Writing New Verses for Old Hymns

What do you think about writing new, relevant lyrics to older hymns? Do you suggest using the new verse(s) with the old ones?

Actually, I like this idea. Here’s why. Many older hymns, especially those with numerous verses, begin by heading in a very specific direction. However, by the time the song is over, we have often sung about the entire gamut of Christian theology. In general, I prefer to stay more focused. Because of this, I frequently use the first one to three verses and then add a summarizing verse to maintain the focus. Let me give you an example or two.

I really like the hymn, Amazing Grace, but after the first few verses, it loses the focus about God’s grace. So I wrote a fourth verse:

Amazing grace, how sweet the sound,
His love poured forth for me.
His grace enslaved me to His throne
and grace has set me free.
(©1990 Tom Kraeuter. ARR UBP)

These words not only fit the feel of the song, but they maintain the theme. Additionally, after having just sung the first three verses, even people who have never heard this fourth verse can readily sing it.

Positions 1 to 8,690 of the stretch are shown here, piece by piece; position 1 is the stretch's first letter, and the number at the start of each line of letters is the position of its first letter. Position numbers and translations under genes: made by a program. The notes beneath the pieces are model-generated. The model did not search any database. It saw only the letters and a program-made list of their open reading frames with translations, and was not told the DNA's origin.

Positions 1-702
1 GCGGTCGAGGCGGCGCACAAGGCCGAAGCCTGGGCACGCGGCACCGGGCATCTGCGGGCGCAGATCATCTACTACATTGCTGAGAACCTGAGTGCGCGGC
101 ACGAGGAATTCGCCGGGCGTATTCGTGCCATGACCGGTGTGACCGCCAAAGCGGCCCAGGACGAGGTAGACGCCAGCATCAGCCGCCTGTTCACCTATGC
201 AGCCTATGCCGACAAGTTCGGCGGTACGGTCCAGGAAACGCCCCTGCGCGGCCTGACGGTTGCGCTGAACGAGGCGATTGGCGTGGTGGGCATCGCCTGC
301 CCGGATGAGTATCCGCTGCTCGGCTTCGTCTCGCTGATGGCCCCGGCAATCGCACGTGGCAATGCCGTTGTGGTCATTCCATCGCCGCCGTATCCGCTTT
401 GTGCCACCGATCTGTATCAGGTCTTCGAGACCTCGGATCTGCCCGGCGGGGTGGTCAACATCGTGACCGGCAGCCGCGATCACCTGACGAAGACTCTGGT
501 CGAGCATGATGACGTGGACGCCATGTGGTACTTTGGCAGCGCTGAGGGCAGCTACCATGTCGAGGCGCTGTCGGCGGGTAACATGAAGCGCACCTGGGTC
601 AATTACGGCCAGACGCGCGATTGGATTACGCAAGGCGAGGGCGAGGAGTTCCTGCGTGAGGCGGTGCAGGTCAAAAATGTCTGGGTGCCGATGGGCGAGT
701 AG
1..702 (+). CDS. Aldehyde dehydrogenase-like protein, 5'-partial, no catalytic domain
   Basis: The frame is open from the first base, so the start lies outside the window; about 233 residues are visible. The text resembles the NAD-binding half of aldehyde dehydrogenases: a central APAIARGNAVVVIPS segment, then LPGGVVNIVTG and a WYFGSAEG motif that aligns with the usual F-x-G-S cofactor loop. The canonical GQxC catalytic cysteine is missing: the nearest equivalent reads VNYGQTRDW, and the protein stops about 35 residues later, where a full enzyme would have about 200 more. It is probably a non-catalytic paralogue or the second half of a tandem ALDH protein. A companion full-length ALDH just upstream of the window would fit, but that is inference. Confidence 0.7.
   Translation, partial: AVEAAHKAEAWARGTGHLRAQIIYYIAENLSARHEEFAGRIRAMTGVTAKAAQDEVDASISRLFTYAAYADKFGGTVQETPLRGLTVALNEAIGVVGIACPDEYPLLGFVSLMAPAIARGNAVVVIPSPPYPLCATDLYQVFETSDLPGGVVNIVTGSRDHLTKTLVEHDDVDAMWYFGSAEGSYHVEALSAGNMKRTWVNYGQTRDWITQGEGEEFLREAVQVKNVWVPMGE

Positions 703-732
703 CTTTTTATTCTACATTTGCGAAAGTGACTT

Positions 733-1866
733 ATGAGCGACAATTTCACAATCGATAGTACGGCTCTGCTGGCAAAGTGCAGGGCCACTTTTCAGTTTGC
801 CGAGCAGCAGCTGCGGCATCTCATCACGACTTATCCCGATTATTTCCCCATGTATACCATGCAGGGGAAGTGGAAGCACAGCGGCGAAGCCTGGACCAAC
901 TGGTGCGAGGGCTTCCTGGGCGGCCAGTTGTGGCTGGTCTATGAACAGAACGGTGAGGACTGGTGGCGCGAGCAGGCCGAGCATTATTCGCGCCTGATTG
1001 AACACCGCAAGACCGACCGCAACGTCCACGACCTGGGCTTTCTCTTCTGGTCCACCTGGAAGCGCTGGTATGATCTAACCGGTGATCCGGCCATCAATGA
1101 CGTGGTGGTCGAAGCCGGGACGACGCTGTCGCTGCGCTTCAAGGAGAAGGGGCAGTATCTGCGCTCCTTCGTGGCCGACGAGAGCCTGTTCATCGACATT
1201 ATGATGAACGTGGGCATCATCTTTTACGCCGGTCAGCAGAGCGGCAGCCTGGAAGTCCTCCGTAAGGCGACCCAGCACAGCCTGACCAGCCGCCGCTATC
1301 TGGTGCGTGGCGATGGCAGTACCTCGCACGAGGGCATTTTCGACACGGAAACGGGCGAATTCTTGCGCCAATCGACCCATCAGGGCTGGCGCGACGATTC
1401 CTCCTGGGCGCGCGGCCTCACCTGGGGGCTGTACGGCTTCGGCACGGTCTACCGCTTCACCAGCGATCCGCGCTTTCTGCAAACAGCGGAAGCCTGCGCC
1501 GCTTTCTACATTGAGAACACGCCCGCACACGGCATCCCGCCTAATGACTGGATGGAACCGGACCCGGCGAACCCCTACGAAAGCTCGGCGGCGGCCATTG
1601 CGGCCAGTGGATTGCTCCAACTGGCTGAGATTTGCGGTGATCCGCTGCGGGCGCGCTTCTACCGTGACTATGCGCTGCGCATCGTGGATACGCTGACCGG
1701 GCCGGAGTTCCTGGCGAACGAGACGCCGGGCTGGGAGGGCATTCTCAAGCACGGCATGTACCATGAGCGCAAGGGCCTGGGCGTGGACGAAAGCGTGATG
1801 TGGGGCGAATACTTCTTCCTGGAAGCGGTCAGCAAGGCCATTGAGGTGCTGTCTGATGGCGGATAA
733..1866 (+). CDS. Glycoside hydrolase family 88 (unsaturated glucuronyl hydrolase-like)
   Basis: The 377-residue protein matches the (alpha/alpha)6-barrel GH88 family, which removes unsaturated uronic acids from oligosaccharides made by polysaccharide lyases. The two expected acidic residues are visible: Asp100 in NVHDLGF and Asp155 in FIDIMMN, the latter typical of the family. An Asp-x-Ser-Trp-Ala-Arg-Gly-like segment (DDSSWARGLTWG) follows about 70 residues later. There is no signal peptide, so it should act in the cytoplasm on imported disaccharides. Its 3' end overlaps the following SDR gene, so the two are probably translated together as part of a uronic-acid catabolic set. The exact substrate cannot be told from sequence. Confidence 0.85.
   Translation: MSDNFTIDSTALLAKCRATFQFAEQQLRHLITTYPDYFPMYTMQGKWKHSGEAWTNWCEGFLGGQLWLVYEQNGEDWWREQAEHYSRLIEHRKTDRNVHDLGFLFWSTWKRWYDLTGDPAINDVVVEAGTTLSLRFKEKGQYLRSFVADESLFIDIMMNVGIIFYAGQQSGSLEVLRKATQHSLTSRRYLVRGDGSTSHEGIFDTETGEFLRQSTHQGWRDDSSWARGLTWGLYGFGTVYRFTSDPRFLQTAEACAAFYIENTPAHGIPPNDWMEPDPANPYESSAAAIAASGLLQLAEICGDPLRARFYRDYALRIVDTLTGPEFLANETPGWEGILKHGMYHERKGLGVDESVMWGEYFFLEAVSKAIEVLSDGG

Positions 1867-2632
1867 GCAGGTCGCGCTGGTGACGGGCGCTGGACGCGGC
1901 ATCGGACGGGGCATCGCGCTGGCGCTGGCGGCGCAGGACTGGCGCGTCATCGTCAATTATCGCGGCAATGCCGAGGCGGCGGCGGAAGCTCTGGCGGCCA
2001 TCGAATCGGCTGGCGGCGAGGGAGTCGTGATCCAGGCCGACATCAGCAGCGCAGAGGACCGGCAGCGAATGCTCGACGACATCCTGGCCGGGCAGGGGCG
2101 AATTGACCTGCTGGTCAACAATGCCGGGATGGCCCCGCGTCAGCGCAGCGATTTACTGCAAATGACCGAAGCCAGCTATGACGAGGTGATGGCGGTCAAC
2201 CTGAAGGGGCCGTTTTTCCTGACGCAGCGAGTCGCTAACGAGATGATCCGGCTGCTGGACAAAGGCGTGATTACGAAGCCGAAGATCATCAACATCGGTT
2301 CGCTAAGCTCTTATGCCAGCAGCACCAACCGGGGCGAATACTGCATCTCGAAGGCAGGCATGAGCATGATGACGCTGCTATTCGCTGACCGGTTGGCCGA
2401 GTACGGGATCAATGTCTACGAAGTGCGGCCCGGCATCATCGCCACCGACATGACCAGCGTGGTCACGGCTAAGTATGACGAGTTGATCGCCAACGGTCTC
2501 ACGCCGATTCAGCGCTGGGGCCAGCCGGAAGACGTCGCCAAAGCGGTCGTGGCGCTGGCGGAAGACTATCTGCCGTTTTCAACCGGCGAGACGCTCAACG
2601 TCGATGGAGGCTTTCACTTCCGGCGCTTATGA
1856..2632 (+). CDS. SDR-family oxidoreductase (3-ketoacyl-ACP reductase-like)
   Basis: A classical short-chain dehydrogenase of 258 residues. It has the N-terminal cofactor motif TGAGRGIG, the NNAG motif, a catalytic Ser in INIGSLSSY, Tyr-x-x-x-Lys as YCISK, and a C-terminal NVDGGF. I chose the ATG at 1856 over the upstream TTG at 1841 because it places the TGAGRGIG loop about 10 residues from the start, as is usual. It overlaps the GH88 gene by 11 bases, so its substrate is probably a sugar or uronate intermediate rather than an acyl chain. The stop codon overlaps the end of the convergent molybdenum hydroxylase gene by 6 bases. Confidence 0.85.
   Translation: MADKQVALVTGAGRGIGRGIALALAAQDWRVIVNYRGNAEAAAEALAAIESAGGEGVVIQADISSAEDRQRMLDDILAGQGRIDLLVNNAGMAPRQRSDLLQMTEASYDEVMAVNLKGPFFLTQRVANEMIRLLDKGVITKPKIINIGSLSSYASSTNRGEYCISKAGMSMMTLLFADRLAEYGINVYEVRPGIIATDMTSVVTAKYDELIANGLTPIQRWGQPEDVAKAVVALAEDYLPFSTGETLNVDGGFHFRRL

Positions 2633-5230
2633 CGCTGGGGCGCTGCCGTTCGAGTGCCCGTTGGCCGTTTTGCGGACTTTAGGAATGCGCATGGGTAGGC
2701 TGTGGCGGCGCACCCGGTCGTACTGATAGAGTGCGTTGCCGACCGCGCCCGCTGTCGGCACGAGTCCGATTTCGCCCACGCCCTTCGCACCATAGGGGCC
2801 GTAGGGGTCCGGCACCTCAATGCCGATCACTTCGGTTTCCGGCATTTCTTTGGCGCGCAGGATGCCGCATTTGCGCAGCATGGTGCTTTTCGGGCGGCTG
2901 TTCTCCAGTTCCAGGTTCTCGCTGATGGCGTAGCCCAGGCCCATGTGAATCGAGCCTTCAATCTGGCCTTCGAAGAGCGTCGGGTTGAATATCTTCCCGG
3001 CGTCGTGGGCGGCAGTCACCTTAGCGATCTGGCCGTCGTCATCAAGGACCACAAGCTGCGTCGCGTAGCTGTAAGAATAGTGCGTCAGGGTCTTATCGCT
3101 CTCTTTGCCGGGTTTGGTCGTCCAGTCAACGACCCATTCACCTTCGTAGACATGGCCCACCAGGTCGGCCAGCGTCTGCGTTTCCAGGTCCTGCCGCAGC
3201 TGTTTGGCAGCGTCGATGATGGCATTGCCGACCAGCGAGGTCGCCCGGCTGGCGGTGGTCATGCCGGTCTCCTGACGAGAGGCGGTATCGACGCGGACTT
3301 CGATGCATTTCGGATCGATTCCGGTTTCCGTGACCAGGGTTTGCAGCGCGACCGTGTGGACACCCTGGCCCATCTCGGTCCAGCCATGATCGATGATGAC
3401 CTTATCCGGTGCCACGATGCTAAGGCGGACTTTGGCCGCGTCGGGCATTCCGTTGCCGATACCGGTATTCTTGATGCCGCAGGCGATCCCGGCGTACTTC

Another song to which I added a verse is The Church’s One Foundation. The first two verses talk about the unity of the Church. Admittedly, I did update some of the language in the first two verses and changed the pronouns from “her” (referring to the Church) to “our” or “us.” Then I added this third verse.

We’re being built together by God’s own faithful hand.
He’s making us His temple and by His grace we’ll stand.
Our Lord prayed we would come to that perfect unity,
and we pray now, “O Father, let us be one in Thee.”
(©1998 Tom Kraeuter. ARR UBP)

Again, these words help keep the focus of the first couple verses intact.

This can be a helpful tool, especially in congregations that have a rich heritage in hymns. You’re not throwing them away, but instead using them in a way that helps people to stay focused.

If you are not gifted with words, perhaps someone else in your church might be. If you have an idea, you could potentially collaborate with someone else, writing a specific verse for your congregation.